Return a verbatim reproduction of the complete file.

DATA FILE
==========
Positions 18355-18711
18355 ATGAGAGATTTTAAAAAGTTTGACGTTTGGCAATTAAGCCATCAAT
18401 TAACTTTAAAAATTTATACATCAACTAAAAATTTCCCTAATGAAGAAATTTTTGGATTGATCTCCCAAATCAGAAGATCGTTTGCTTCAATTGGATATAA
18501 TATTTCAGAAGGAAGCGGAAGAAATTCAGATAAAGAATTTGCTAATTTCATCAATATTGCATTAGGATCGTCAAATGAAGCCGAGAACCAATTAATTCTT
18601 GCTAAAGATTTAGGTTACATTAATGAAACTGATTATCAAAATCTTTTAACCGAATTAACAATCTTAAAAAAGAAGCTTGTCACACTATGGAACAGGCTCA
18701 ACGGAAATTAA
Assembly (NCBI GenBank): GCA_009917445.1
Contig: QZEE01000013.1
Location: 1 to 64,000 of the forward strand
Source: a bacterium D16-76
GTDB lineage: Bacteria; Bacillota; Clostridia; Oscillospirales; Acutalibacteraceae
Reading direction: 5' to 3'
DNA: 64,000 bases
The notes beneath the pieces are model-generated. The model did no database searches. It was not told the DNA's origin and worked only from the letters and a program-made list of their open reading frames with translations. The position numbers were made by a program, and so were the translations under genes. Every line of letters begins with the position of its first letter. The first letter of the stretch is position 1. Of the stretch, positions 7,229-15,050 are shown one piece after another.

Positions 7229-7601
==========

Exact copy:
Positions 18355-18711
18355 ATGAGAGATTTTAAAAAGTTTGACGTTTGGCAATTAAGCCATCAAT
18401 TAACTTTAAAAATTTATACATCAACTAAAAATTTCCCTAATGAAGAAATTTTTGGATTGATCTCCCAAATCAGAAGATCGTTTGCTTCAATTGGATATAA
18501 TATTTCAGAAGGAAGCGGAAGAAATTCAGATAAAGAATTTGCTAATTTCATCAATATTGCATTAGGATCGTCAAATGAAGCCGAGAACCAATTAATTCTT
18601 GCTAAAGATTTAGGTTACATTAATGAAACTGATTATCAAAATCTTTTAACCGAATTAACAATCTTAAAAAAGAAGCTTGTCACACTATGGAACAGGCTCA
18701 ACGGAAATTAA
Assembly (NCBI GenBank): GCA_009917445.1
Contig: QZEE01000013.1
Location: 1 to 64,000 of the forward strand
Source: a bacterium D16-76
GTDB lineage: Bacteria; Bacillota; Clostridia; Oscillospirales; Acutalibacteraceae
Reading direction: 5' to 3'
DNA: 64,000 bases
The notes beneath the pieces are model-generated. The model did no database searches. It was not told the DNA's origin and worked only from the letters and a program-made list of their open reading frames with translations. The position numbers were made by a program, and so were the translations under genes. Every line of letters begins with the position of its first letter. The first letter of the stretch is position 1. Of the stretch, positions 7,229-15,050 are shown one piece after another.

Positions 7229-7601